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Spotify layoffs reveal debt-related time bomb

Spotify layoffs reveal debt-related time bomb

According to an analysis conducted by Business Insider, rising interest rates threaten to create a situation in which many companies are unable to pay their debts to their creditors.

spotify, flow The music and podcast company founded in Sweden has decided to lay off 1,500 workers, which equates to a 17% cut in its workforce. So far nothing new. The problem is that the measure is linked to the company’s debt repayment problems, like many others that together constitute a “debt time bomb,” according to a Business Insider analysis.

To give you an idea of ​​what’s at stake, it’s all tied to an adverse macroeconomic climate, associated with rising inflation and rising interest rates at many central banks, in this case the Federal Reserve (Fed). A panorama that led to 561 North American companies declaring bankruptcy in the first ten months of 2023, according to data from S&P Global.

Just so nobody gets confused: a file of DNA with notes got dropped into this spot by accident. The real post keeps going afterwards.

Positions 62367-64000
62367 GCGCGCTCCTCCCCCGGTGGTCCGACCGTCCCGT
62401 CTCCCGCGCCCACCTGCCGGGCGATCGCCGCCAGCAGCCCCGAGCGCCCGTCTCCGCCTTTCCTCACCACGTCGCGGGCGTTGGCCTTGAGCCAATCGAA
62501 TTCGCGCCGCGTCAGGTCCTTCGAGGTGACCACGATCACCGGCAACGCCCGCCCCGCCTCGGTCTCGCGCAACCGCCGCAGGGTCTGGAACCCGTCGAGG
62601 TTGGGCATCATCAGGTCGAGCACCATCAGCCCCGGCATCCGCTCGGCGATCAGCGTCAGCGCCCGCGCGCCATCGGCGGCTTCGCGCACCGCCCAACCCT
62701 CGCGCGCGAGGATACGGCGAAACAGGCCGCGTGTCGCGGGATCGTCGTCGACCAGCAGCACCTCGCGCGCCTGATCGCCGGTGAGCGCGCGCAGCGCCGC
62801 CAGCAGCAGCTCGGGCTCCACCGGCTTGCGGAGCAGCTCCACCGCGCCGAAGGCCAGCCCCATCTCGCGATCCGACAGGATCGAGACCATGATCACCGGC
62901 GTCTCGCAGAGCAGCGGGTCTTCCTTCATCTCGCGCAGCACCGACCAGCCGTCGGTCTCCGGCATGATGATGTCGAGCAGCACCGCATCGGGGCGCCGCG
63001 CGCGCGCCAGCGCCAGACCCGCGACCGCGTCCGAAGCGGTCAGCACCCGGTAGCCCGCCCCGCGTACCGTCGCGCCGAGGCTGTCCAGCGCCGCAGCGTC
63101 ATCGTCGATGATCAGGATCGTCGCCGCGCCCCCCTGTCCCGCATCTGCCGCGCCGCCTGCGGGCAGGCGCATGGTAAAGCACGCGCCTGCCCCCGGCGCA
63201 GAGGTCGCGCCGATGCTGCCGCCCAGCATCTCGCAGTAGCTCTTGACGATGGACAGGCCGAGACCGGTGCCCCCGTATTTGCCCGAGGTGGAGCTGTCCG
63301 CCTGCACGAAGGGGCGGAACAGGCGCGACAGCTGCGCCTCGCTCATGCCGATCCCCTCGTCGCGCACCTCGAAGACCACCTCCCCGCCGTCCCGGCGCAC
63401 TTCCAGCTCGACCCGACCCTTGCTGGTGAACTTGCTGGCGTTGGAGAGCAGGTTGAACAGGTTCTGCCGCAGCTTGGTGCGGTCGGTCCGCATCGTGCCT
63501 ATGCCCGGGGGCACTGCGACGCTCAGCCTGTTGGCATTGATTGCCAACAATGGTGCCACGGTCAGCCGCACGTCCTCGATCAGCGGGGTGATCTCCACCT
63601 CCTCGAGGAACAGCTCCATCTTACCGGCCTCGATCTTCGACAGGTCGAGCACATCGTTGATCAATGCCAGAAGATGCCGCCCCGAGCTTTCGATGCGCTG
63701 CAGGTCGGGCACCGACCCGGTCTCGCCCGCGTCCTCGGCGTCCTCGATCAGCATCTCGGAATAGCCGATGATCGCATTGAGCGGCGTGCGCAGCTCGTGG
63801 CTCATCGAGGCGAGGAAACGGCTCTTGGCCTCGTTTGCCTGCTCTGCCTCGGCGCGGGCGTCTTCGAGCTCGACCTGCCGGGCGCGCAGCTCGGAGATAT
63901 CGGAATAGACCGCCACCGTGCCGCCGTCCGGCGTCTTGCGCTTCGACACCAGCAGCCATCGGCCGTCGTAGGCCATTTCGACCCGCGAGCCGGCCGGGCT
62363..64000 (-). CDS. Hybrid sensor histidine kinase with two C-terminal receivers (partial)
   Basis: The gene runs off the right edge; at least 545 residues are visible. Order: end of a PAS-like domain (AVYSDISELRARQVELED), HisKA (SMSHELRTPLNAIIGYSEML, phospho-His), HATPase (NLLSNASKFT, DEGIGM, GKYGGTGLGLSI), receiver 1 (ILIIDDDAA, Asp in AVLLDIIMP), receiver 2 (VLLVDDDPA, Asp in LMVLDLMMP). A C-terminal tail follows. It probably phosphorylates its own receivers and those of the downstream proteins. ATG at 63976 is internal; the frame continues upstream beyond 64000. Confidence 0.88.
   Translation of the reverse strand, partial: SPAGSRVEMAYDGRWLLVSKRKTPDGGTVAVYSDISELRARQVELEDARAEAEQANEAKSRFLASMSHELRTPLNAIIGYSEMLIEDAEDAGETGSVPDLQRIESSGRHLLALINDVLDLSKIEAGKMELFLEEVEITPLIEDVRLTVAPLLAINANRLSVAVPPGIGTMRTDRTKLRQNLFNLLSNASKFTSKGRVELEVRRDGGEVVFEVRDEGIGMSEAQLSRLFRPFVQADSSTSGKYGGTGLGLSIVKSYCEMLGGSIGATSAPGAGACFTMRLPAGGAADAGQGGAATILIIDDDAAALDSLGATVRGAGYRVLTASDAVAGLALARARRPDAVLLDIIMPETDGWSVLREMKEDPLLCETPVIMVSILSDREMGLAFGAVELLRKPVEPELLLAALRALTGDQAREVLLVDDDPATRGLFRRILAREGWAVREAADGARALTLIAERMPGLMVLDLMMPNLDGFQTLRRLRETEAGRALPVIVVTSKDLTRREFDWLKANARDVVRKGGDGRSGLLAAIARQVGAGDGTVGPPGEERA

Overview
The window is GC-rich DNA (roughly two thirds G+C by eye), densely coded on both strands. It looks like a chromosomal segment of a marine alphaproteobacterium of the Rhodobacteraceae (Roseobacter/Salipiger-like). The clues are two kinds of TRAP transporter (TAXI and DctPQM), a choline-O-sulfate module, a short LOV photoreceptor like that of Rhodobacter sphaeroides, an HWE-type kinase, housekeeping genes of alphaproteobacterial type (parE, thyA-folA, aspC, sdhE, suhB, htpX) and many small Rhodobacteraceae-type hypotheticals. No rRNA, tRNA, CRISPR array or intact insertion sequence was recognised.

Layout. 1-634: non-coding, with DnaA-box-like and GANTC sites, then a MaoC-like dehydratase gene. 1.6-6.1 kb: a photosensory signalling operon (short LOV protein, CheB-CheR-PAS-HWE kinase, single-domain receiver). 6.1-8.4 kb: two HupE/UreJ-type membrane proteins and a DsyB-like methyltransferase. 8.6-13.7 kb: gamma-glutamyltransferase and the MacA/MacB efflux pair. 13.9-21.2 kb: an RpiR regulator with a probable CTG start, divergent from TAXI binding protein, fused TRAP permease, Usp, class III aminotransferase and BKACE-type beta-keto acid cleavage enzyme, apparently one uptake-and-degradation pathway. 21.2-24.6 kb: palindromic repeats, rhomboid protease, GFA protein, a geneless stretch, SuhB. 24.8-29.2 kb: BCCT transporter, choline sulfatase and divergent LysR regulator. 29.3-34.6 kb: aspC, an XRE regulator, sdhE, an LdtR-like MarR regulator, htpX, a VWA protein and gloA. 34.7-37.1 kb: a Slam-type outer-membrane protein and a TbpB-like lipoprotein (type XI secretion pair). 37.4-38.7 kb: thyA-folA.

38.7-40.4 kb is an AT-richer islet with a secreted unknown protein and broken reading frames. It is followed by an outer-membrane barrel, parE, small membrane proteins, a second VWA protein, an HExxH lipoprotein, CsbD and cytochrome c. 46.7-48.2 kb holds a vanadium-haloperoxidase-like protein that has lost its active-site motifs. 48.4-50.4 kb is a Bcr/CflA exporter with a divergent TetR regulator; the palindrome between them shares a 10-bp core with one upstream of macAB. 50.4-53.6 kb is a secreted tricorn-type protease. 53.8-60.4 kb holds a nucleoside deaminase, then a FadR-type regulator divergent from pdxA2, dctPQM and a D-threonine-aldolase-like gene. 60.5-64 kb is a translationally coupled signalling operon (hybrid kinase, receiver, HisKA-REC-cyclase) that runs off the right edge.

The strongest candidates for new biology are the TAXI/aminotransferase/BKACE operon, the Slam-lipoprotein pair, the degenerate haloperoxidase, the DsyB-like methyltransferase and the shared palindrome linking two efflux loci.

Looking back, higher numbers were only recorded in 2020, at the height of the pandemic.

Meanwhile, 127 people failed to make debt payments in the same period, 13% higher than the average of the previous five years.

With the Fed’s aggressive monetary policy raising interest rates to 5.5%, many companies are left with a noose around their necks, and the risk of a series of failed defaults is high, which is a concern in this context. Related to this is the risk that a default will reach a global scale, and since North America’s economy is the largest in the world, the repercussions are inevitable.

In the case of Spotify, it announced the separation and announced the need to reduce the company’s expenses, as it needs to find $1.3 billion to pay its creditors. In a message to employees, Spotify CEO Daniel Ek acknowledged that the low interest rates that characterized 2020 and 2021 allowed “significant investment in expanding the team.”

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However, the “new environment” of the economy requires measures, because despite “efforts to reduce costs”, the cost associated with employees is still “very significant”.